JTD Keywords: Dispersion, DNA, Single-walled carbon nanotubes (SWCNTs), Small angle x-ray scattering (SAXS), Sodium dodecyl sulfate (SDS), Surfactant, Triton X-100
Montufar, E. B., Traykova, T., Gil, C., Harr, I., Almirall, A., Aguirre, A., Engel, E., Planell, J. A., Ginebra, M. P., (2010). Foamed surfactant solution as a template for self-setting injectable hydroxyapatite scaffolds for bone regeneration Acta Biomaterialia 6, (3), 876-885
The application of minimally invasive surgical techniques in the field of orthopaedic surgery has created a growing need for new injectable synthetic materials that can be used for bone grafting In this work a novel fully synthetic injectable calcium phosphate foam was developed by mixing alpha-tricalcium phosphate (alpha-TCP) powder with a foamed polysorbate 80 solution Polysorbate 80 is a non-ionic surfactant approved for parenteral applications The foam was able to retain the porous structure after injection provided that the foamed paste was injected shortly after mixing (typically 2 5 min), and set through the hydrolysis of alpha-TCP to a calcium-deficient hydroxyapatite, thus producing a hydroxyapatite solid foam in situ The effect of different processing parameters on the porosity. microstructure, injectability and mechanical properties of the hydroxyapatite foams was analysed, and the ability of the pre-set foam to support osteoblastic-like cell proliferation and differentiation was assessed. Interestingly, the concentration of surfactant needed to obtain the foams was lower than that considered safe in drug formulations for parenteral administration The possibility of combining bioactivity, injectability, macroporosity and self-setting ability in a single fully synthetic material represents a step forward in the design of new materials for bone regeneration compatible with minimally invasive surgical techniques.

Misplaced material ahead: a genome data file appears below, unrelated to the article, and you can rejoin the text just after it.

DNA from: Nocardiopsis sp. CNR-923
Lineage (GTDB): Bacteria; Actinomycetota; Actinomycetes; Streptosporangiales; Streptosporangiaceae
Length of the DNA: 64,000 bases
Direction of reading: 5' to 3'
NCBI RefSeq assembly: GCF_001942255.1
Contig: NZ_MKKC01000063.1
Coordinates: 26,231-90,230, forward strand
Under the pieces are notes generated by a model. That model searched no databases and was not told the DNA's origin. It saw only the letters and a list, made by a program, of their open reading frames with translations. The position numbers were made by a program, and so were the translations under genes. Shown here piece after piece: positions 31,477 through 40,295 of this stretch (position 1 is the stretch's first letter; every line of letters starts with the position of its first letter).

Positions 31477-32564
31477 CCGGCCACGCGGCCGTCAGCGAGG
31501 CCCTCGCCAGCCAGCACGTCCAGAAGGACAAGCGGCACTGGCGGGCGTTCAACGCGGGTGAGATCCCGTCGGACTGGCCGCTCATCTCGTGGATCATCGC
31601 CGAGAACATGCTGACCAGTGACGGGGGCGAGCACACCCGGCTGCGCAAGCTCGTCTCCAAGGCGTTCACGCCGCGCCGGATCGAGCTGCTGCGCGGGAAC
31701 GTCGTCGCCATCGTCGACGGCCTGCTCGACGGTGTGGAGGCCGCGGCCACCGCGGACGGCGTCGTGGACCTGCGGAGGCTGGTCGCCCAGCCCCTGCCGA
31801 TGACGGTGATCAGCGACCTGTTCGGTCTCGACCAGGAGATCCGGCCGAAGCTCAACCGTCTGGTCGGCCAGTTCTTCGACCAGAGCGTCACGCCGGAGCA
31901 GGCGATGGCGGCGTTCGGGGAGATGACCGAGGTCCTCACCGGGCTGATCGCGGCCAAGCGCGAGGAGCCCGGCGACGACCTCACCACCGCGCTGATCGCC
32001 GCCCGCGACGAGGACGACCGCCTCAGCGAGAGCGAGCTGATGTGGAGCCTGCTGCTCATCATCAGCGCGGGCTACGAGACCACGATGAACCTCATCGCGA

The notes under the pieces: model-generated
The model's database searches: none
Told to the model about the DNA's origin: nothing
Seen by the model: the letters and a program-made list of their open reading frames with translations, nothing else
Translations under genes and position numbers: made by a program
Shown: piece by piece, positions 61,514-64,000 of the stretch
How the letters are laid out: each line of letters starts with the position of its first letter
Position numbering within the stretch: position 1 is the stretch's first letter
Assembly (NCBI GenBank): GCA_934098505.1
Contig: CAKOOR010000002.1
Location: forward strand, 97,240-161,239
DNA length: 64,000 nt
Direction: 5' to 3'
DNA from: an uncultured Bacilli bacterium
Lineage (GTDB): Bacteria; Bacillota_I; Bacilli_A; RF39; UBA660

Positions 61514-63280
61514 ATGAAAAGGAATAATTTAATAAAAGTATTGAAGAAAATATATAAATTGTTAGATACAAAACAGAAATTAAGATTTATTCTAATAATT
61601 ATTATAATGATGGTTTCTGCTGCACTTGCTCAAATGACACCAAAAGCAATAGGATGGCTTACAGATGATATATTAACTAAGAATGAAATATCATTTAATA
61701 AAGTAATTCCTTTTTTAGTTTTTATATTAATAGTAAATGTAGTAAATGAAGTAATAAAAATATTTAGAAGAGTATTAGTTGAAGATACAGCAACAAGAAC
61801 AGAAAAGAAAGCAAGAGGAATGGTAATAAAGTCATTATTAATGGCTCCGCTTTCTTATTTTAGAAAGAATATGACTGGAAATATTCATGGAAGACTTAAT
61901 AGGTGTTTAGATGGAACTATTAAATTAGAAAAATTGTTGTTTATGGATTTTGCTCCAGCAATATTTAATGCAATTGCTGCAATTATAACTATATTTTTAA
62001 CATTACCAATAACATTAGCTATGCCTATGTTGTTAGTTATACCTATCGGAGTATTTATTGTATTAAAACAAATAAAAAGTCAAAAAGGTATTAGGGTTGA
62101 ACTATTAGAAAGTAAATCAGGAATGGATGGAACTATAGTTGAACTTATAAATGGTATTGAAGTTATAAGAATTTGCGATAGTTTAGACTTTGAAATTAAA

JTD Keywords: Calcium phosphate cement, Hydroxyapatite foam, Scaffold, Surfactant, Injectable material